Hidden Markov models (HMMs) are used extensively in bioinformatics, and have been adapted for gene prediction, protein family classification, and a variety of other problems. Indeed, the treatise by Durbin, Eddy and colleagues is one of the defining volumes in this field.

Although the details of each of these different applications of HMMs differ, the core mathematical model remains unchanged, and there are efficient algorithms for computing the probability of the observed sequence given the model, or (perhaps more useful) the most likely hidden sequence given the sequence of observed states.

Accordingly, it seems plausible that there could be a generic software library for solving HMMs. As far as I can tell that's not the case, and most bioinformaticians end up writing HMMs from scratch. Perhaps there's a good reason for this? (Aside from the obvious fact that it's already difficult, nigh impossible, to get funding to build and provide long-term support for open source science software. Academic pressures incentivize building a new tool that you can publish a paper on much more than building on and extending existing tools.)

Do any generic HMM solver libraries exist? If so, would this be tempting enough for bioinformaticians to use rather than writing their own from scratch?

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    $\begingroup$ You make it sound like “writing HMMs from scratch” is a huge endeavour. ;-) That said, of course having existing implementations of the relevant algorithms makes sense. $\endgroup$ Jun 2 '17 at 10:56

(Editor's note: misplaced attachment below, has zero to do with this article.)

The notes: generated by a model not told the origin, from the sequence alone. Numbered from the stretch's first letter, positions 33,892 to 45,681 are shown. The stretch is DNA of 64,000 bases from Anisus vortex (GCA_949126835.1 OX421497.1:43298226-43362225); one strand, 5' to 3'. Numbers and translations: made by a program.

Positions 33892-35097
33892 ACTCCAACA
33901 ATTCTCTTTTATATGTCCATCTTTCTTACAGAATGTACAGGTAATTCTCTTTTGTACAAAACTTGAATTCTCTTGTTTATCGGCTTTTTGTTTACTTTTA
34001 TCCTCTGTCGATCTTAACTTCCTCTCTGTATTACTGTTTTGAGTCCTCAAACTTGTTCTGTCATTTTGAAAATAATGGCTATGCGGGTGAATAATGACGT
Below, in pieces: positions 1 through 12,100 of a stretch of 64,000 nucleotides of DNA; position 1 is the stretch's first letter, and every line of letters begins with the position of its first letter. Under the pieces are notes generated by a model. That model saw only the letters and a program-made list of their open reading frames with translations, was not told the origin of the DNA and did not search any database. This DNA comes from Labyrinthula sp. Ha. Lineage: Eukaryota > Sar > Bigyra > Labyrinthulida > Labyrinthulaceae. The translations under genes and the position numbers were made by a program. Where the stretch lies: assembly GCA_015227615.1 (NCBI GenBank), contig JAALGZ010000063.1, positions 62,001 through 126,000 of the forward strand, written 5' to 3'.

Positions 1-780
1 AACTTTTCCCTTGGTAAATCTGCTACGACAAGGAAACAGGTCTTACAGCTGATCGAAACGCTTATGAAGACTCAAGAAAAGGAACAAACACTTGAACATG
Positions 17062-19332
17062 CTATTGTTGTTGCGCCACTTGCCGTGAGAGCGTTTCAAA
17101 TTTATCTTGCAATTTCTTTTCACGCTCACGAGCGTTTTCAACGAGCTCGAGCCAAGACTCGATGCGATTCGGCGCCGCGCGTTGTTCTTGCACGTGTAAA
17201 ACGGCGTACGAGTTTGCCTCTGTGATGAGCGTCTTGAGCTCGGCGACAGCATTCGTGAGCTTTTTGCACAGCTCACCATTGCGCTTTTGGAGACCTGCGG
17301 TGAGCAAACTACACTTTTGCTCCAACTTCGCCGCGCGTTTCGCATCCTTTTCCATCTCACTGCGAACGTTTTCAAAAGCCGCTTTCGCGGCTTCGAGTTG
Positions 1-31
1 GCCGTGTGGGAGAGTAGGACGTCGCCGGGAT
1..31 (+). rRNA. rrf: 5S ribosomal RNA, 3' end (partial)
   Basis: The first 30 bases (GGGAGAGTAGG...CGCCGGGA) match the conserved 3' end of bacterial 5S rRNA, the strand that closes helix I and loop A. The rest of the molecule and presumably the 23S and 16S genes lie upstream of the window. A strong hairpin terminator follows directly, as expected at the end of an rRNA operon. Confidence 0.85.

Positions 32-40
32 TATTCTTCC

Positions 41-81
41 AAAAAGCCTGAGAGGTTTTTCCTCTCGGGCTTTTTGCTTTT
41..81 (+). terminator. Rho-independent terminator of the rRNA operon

I would also recommend to take a look at pomegranate, a nice Python package for probabilistic graphical models. It includes solvers for HMMs and much more. Under the hood it uses Cythonised code, so it's also quite fast.


There are certainly software libraries for working with HMMs. For a general-purpose implementation in C++, take a look at the SeqAn HMM algorithms.

For your purposes, i.e. “computing … the most likely hidden sequence given the sequence of observed states”, you’d invoke viterbiAlgorithm with your observed sequence and the HMM graph.

More fundamentally I think that most existing, mature implementations are probably found in the domain of signal processing, which has been using them longer than biology, and where most of the underlying theory was developed.


If I remember correctly Ewan Birney's Dynamite (a compiler-compiler) as presented at ISMB 1997 had this functionality, there is also some code here on GitHub https://github.com/birney/wise3 which at least mentions Dynamite. Suspect Ewan is too busy these days to work on this, although he has tweeted about blowing dust of his old Dynamite, sorry Dynamite code: https://twitter.com/ewanbirney/status/788121636973142016


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